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Overseas Investment - what is “good character” and what happens if things change?

April 02, 2019

Contacts

Partners Greg Allen, Robert McLean, Michael Pollard, Nick Wilson
Senior Associates Victoria Anderson, Tom Heard

Overseas investment

The High Court has recently given clear guidance on some of the key aspects of the Overseas Investment regime: what it means to be of “good character”, and what you can expect if you breach an overseas investment consent condition. 

High Court decisions in the context of the overseas investment regime are rare, and this was the first to deal with penalties, and so it’s worth exploring further.

What happened?

Agria Singapore received consents from the Overseas Investment Office (OIO) in 2009 and 2011, to acquire 50.22% of the shares in PGG Wrightson. Agria’s application for OIO consent required it to show that it was of “good character”, and both the consents were granted subject to the condition that Agria, and the individuals that control it, “remain of good character”. There is an obligation to notify the OIO if there is any change to the good character.

In 2016, the Securities and Exchange Commission (SEC) investigated Agria’s parent company - NYSE-listed Agria Corporation and its chairman, Mr Lai, in relation to alleged breaches of the Securities Exchange Act (US). The allegations included that Agria Corporation had concealed losses from investors through fraudulent accounting, that Agria Corporation had filed annual reports that materially misstated its financial position, and that Mr Lai engaged in a scheme to manipulate the price of Agria Corporation on the NYSE, including by making materially misleading statements. The NYSE initiated proceedings to delist Agria Corporation, which occurred in January 2017.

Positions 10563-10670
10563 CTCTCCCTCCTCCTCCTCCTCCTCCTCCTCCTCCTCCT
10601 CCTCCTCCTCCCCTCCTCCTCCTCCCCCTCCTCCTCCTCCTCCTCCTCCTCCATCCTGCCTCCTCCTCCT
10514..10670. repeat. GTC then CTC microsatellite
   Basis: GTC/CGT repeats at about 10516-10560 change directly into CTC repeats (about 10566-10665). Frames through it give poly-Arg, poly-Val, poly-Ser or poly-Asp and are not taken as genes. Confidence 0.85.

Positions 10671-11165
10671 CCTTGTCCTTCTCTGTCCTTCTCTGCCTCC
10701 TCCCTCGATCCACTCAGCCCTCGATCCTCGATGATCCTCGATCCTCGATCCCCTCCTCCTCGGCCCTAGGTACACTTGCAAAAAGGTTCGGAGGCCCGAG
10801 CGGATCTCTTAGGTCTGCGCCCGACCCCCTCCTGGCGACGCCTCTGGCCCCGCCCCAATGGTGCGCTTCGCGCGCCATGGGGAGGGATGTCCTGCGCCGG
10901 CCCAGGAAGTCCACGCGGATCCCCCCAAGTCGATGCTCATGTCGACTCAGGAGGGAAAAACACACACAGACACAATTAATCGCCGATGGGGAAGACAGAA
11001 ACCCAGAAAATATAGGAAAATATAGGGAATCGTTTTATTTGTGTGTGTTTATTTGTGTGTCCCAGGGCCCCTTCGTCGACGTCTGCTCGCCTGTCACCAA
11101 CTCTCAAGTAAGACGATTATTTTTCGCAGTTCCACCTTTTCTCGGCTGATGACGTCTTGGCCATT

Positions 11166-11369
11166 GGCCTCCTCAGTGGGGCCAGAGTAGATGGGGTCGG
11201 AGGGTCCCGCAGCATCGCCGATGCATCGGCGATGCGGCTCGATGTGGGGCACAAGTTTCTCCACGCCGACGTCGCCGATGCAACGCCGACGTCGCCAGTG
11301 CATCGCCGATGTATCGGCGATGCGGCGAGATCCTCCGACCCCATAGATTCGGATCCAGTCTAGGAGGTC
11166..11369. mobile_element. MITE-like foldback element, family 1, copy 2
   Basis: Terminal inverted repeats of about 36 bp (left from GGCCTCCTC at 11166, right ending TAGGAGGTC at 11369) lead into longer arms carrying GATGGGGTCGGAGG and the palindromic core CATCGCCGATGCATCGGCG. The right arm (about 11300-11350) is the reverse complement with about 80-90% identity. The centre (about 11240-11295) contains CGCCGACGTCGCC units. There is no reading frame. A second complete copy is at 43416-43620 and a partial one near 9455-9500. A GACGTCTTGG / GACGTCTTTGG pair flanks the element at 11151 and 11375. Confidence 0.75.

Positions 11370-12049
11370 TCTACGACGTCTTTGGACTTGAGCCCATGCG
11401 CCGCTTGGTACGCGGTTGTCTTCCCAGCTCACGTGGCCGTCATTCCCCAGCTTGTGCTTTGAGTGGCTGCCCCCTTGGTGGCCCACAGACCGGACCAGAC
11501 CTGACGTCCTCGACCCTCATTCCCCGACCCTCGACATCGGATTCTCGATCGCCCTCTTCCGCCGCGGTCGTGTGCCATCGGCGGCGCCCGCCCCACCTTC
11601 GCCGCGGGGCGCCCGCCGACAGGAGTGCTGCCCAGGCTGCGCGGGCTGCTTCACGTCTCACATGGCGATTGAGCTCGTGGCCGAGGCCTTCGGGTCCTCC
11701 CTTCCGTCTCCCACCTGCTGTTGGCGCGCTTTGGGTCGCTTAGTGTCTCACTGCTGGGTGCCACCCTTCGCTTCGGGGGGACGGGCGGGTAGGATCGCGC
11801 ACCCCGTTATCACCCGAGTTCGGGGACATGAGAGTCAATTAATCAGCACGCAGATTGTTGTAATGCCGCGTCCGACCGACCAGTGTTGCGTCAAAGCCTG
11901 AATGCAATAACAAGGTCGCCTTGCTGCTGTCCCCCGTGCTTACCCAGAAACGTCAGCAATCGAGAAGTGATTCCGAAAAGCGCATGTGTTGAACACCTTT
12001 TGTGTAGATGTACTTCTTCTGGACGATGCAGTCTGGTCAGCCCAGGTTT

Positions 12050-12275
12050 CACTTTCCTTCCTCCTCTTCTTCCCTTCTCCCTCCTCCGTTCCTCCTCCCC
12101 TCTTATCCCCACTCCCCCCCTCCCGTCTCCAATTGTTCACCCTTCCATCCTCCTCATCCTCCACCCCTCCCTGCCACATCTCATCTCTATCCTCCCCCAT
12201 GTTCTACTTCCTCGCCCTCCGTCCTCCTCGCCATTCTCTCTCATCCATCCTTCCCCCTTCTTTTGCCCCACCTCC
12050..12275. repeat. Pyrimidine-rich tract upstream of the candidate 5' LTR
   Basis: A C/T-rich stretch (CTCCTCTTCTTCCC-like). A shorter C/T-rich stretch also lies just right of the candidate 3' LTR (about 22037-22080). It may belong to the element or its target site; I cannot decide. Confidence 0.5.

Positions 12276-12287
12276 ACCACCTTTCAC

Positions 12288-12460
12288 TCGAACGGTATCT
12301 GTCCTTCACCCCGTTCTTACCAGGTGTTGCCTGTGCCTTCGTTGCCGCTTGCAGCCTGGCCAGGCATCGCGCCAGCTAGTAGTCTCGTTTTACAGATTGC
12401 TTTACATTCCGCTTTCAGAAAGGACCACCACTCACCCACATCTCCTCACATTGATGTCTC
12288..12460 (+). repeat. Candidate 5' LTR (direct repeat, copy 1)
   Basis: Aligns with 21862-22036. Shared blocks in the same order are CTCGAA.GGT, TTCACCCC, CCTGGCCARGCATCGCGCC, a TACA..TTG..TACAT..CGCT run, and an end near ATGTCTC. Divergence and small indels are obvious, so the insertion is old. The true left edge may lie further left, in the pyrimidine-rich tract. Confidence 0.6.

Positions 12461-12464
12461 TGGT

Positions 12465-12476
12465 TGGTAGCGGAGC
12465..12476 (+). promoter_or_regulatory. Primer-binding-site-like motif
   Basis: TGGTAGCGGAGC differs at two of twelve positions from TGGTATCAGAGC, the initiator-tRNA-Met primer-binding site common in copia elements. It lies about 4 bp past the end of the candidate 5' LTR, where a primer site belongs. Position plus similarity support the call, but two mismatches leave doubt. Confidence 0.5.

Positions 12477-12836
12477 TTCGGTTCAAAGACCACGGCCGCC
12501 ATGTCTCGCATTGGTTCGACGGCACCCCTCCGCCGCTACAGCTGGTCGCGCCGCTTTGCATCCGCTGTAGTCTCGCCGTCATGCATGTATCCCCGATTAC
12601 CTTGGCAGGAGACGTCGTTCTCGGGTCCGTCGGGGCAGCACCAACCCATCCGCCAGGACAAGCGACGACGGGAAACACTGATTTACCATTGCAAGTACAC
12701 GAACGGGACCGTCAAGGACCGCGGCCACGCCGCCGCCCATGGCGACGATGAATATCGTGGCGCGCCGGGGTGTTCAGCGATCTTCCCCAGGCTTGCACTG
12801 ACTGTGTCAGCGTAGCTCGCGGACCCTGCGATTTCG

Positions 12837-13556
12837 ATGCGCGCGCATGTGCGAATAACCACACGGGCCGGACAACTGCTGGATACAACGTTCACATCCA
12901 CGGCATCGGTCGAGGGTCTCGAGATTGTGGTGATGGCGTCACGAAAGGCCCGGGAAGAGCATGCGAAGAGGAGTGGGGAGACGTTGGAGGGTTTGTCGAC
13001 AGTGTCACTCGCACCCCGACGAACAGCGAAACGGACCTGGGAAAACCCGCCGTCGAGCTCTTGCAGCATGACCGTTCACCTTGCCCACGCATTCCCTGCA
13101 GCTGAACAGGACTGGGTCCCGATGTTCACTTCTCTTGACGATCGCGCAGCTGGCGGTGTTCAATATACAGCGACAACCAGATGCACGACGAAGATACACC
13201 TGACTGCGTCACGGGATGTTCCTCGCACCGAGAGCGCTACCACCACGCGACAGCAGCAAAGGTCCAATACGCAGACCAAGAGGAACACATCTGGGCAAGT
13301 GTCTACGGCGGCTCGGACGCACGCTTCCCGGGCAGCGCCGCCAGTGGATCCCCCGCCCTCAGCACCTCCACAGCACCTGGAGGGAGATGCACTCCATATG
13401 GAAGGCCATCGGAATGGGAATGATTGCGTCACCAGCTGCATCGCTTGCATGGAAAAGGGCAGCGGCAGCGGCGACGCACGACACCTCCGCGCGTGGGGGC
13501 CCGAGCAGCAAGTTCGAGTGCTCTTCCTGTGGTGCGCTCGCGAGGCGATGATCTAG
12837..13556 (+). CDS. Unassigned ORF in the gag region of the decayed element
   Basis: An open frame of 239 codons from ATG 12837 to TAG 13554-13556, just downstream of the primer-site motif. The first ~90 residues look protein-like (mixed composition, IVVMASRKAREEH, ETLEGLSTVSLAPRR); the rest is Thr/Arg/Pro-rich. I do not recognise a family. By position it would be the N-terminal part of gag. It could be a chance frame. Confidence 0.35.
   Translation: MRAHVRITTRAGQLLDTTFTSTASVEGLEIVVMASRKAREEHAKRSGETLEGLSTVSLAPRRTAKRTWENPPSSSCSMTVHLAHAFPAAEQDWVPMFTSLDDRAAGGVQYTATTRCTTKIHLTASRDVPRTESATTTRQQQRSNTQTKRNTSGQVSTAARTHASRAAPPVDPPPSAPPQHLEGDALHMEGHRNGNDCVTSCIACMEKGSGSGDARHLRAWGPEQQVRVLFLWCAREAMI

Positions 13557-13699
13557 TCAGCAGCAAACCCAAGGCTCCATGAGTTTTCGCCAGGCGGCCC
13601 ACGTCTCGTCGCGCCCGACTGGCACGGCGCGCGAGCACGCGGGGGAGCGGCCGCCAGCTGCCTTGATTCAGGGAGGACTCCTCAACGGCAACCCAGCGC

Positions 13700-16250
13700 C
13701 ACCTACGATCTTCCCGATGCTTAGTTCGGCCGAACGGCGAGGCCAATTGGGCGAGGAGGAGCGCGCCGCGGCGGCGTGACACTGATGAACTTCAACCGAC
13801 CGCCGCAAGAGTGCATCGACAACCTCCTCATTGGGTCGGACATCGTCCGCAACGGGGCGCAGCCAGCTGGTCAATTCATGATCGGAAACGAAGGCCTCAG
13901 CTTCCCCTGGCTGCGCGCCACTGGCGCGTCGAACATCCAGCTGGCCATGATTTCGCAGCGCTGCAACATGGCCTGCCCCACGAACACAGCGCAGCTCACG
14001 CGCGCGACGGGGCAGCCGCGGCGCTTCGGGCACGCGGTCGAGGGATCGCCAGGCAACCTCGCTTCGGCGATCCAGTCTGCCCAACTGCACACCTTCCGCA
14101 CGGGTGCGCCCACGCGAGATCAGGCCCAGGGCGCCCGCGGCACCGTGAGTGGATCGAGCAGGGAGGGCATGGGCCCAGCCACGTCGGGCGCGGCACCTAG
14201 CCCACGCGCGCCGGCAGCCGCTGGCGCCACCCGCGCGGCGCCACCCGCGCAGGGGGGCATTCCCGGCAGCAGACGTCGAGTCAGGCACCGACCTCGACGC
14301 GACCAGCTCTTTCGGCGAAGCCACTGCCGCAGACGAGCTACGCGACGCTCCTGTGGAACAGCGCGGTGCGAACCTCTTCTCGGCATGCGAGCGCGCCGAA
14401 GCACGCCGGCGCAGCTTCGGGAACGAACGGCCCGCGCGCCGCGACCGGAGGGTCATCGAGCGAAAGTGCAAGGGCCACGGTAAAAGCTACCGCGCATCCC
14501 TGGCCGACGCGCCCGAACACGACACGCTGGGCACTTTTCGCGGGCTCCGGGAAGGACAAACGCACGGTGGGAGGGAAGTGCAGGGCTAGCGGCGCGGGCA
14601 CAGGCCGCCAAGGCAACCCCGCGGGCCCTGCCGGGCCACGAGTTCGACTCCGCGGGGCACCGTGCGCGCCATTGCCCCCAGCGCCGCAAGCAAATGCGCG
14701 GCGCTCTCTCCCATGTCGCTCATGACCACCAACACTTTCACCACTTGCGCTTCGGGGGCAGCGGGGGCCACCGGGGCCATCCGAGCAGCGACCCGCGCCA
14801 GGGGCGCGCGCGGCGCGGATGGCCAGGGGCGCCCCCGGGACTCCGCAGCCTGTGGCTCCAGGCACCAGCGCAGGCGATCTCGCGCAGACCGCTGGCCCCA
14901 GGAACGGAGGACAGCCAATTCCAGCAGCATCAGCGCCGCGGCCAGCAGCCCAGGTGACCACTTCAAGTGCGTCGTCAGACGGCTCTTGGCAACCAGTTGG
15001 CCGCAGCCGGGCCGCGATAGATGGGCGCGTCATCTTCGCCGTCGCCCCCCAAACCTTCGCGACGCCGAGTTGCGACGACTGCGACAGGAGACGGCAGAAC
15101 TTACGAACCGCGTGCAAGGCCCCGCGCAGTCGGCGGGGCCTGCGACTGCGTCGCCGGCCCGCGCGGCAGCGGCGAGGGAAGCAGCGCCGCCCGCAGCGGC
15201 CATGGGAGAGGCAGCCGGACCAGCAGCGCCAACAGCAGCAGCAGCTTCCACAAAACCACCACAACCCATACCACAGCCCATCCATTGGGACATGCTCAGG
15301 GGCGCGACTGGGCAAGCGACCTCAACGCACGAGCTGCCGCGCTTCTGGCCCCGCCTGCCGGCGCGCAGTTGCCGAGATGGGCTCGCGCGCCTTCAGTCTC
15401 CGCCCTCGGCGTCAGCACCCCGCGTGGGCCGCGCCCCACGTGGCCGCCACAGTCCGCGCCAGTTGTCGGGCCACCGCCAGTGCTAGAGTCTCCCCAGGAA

In December 2018 Agria Corporation and Mr Lai entered into a settlement agreement with the SEC, without making any admission of liability. It was agreed that Agria Corporation and Mr Lai, between them, would pay civil penalties to the SEC of US$3,400,000.  

In light of the SEC investigation, the OIO investigated the good character of Agria Singapore and Mr Lai. In December 2018, Agria, Mr Lai and the OIO entered into a settlement agreement, in which it was accepted that the alleged conduct was a breach of the good character conditions. Agria agreed to reduce its interest in PGG Wrightson to below 50% (from 50.22%), and the parties agreed on recommended penalties. The High Court was required to confirm and enforce the penalties (detailed below).

Clarification of “good character”

The Act does not state what “good character” means. The OIO provides the following guidance: a breach of the good character condition may occur where it is clear that someone has acted or done something which raises significant concerns about their character. Examples given by the OIO include that they: (a) could be unfit to hold the asset they have consent for, or (b) are likely to bring the country into disrepute, but there is little else. 

It was helpful therefore that the Judge set out some matters that she considered to be relevant to the assessment of character. In particular, she noted that: